RIP, Turkish Democracy

With his iron fist, President Erdogan has crushed a decades-long period of free and fair elections in Turkey

Turkish President Recep Tayyip Erdogan / Getty

In May 1950, the ruling political party in Turkey, which had governed for 27 straight years, held a free and fair election and lost—badly. Rather than contest—or worse, ignore—the results, the Republican People's Party handed over power to the victorious opposition. There was no bloodshed, no attempt to hold onto power. A deeply entrenched, somewhat authoritarian government that had dominated a one-party state for years allowed the democratic process to work. It was certainly a first in Turkish history, and one would be hard-pressed to find a previous, comparable example in all of Middle Eastern history. Sure, Turkey experienced volatile politics over the next several decades, but it continued to hold free and fair elections under the principle of one person, one vote. And 1950 was the hinge point. Sixty-nine years after that milestone, however, the period of Turkish democracy has effectively ended.

When he was mayor of Istanbul in the 1990s, now-Turkish President Recep Tayyip Erdogan compared democracy to a streetcar. "You ride it until you arrive at your destination," he said. "Then you step off." On Monday, Erdogan stepped off the streetcar, as Turkey's electoral authorities voided the result of the mayoral race in Istanbul from five weeks ago and ordered a rerun of the election. Erdogan's ruling Justice and Development Party, or AKP, lost the critical city on March 31 to an opposition candidate for the first time in 25 years. Seventeen days of appeals and recounting followed, until Turkey's national election board confirmed that the AKP lost. Still, Erdogan's coalition partners continued to push for another election, and the AKP filed a formal complaint, claiming there were fraud and irregularities, to Turkey's Supreme Election Council, which is stacked with Erdogan loyalists. The board ruled in favor of the AKP, enraging the opposition and large swaths of Turkish society. The Republican People's Party, which still exists today and is the main opposition, called the ruling a "plain dictatorship."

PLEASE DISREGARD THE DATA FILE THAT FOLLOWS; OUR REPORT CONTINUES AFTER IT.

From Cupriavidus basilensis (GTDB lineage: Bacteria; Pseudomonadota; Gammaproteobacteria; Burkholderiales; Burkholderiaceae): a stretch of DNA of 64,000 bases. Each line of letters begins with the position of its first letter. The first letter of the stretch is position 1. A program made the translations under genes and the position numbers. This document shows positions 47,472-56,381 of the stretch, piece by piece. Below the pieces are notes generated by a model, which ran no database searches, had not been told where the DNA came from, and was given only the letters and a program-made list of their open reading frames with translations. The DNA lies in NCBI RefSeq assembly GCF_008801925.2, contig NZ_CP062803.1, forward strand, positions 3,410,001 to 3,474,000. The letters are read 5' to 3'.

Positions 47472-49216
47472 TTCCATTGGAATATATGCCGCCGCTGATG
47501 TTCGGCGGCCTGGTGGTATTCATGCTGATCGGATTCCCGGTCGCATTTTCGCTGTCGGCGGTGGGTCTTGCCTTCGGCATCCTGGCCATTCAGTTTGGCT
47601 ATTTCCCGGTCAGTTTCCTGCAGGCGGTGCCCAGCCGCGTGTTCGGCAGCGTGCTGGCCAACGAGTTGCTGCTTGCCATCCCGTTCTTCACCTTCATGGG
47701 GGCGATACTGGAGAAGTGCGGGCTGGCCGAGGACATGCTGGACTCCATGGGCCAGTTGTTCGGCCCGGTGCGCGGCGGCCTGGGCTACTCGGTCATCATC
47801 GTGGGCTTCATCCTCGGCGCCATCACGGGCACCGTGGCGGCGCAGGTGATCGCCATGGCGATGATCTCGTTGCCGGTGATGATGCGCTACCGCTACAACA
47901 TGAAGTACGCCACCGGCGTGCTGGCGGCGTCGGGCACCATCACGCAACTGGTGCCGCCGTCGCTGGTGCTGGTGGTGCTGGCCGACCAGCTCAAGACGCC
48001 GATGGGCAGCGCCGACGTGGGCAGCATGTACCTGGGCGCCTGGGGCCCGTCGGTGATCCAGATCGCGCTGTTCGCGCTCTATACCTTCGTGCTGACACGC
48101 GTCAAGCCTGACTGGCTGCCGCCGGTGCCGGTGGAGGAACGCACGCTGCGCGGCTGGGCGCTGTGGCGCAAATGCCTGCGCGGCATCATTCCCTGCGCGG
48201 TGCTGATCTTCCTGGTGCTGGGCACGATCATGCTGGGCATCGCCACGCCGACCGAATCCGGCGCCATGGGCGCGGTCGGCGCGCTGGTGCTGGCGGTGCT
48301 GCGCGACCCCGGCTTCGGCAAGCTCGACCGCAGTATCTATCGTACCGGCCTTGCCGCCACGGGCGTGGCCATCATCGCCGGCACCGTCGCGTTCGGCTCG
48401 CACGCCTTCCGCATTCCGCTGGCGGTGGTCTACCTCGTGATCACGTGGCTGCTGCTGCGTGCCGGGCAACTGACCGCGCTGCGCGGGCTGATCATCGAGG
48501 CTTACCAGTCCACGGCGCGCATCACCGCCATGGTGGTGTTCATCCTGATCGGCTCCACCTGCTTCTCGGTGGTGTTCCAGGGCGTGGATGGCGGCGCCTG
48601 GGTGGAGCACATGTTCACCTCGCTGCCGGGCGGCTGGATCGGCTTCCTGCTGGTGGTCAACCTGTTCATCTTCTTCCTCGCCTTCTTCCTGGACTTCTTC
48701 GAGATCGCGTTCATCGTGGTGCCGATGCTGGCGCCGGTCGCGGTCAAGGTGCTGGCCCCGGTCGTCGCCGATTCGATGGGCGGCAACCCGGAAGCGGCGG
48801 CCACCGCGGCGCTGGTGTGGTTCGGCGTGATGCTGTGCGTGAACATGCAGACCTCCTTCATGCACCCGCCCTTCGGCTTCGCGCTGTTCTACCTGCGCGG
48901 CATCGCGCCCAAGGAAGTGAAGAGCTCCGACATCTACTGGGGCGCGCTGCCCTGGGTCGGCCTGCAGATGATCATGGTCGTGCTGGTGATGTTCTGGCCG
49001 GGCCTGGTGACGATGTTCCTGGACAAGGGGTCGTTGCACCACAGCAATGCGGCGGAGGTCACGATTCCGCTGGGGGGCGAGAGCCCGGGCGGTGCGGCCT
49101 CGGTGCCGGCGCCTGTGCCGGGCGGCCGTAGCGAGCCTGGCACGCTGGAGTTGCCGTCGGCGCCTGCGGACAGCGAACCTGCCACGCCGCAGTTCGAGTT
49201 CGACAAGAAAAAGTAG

What does this latest development mean? Soner Cagaptay, a fellow at the Washington Institute for Near East Policy, put it well: Since 1950, it had been "one man, one vote" in Turkey, he wrote. "From now on it is: vote until the governing party wins." Indeed, in Turkey, democracy is on its back gasping for air, with Erdogan's boot pressing down on its throat. The open question is how long he will continue to torment his victim, steadily pressing harder while keeping it alive and suffering, until he presses down all of his weight and shuts its eyes for good.

This process of reversion—to go from democracy back to autocracy—did not happen over night. In fact, it has been happening for years, with Erdogan—who is an Islamist; he was never a moderate or a liberal—slowly but steadily hacking away at Turkey's democratic system. Erdogan became prime minister in 2003 with the goal of using Turkish democracy to undermine Turkey's secularism and replace it with political Islam. Over the next decade, Erdogan intimidated potential opponents by imprisoning active-duty generals and harassing secular opponents through surveillance. But he also implemented policies that brought economic growth and lifted Turks out of poverty, giving him a base of support. By the time Erdogan became president in 2014, he was on his way to becoming a new sultan looking to recreate a watered down Ottoman Empire. And this authoritarian regime would be governed by the Muslim Brotherhood's toxic ideology, which Erdogan has embraced.

Erdogan's creep toward authoritarianism has been progressive, building to the point that egregious actions do not seem so egregious, because they have become normal. Take the constitutional referendum in 2017 that replaced Turkey's parliamentary system with a presidential one, which abolished the post of prime minister and gave Erdogan broad executive powers. Ten years ago that vote would have been a step too far, but after 14 years of building to the point, the would-be dictator got what he wanted.

Today, Erdogan conducts mass purges of the military, the police, and the courts. He jails journalists and fires teachers and academics. He has inserted Islam into Turkey's schools. He is reshaping a democratic, secular country into something much more sinister. Rerunning Istanbul's mayoral race is just the latest step on this dark path, but it is also one of the most symbolic. Few actions better represent the fall of democracy than voiding an election because the ruling party lost.

The implications of the death of Turkish democracy are not good. As Cagaptay details in his latest book, The New Sultan: Erdogan and the Crisis of Modern Turkey, Erdogan has completely polarized his country into two camps: those who love him as a savior, and those who despise him as demonic. Amid external chaos in the ever-violent Middle East, internal chaos is not what Turkey needs. By virtue of its geographic location at the crossroads of east and west, its large economy, and its capable military, Turkey is an important player in regional, and even global, geopolitics. Having Turkey be a destabilized dictatorship does not bode well for the future. It is a blow to the cause of human freedom, and as Turkey turns away from the West, and toward the world's cruel and oppressive autocrats, it is a blow to American interests.

Rest in peace, Turkish democracy. The world will miss you—and eagerly wait for your return.